The NCUA told Credit Union Times on Thursday that it has scrapped a proposal that would require credit unions to report the original appointment or election date of directors, a move that could have created bad publicity for those with long-tenured board members.
The proposal was part of a broader package of potential 5300 Call Report changes sent to the U.S. Office of Management and Budget, said NCUA Public Affairs Specialist John Fairbanks.
However, Fairbanks said that during the public comment period the NCUA realized the industry had concerns about the necessity of the proposed change.
“We responded by weighing the benefits in light of those concerns. After reviewing the comments, we subsequently determined not to require directors to enter their date of election,” Fairbanks told Credit Union Times.
CUNA Deputy General Counsel Mary Dunn welcomed the news, saying that the rule didn’t seem nefarious at face value, but the lack of explanation by the NCUA regarding how it would assess the longevity of board members was troubling.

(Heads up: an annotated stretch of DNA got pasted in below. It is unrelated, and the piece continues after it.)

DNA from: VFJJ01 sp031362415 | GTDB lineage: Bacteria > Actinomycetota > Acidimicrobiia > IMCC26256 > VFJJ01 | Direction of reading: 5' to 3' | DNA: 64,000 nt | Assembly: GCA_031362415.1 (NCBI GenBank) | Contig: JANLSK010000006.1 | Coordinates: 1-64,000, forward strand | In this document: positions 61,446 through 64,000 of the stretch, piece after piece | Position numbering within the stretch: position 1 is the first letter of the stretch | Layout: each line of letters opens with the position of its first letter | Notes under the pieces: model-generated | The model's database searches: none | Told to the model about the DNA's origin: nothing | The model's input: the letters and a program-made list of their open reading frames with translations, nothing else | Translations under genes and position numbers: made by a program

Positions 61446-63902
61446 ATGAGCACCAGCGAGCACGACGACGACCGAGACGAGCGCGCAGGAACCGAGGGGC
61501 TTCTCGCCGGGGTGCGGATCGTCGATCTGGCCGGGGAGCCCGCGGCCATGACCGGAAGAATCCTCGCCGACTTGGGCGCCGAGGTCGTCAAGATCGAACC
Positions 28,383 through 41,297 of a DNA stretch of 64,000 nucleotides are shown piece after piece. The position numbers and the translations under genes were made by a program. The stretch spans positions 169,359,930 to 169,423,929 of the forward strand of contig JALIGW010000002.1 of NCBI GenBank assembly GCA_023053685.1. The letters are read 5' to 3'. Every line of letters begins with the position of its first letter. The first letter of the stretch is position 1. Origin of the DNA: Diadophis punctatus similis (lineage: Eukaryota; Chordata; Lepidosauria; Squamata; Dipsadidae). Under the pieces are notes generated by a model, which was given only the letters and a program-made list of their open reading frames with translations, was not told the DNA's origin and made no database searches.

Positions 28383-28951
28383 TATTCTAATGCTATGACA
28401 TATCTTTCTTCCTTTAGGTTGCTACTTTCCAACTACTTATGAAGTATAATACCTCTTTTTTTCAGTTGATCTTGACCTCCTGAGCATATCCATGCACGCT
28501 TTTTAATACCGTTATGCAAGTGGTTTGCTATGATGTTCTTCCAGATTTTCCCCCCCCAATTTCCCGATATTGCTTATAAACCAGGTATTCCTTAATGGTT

“Without explanation of how it would be used, it’s easy to see why credit unions would be concerned,” Dunn said. “We think NCUA was well advised to pull it.”
Olympia, Wash.-based consultant Marvin Umholtz, who works with a number of credit union boards and often writes about the topic, said the proposed requirement raised a number of relevant questions regarding the NCUA’s potential use of the data, the banking lobby’s likely use of the information, and how that information could “undermine the credit union democracy mythology.”
“Each of these relevant questions would merit significant separate discussion,” Umholtz said. “At its root the primary line of questioning is why did the NCUA want this information on the 5300 Call Report in the first place, did the reporting burden for credit unions exceed any tangible benefits, and was the NCUA’s subsequent decision to back off the information-gathering activity responsible?”
Umholtz added it would be ludicrous to contend that federal government tracking of a credit union board director’s tenure has any relevance to credit union safety and soundness, the NCUA’s primary objective.
“It should surprise no one that after reflection, and following a healthy dose of public criticism, the NCUA determined that requiring credit unions to report that information was not such a good idea after all. The agency should be commended for reconsidering and ultimately demonstrating good judgment,” he said.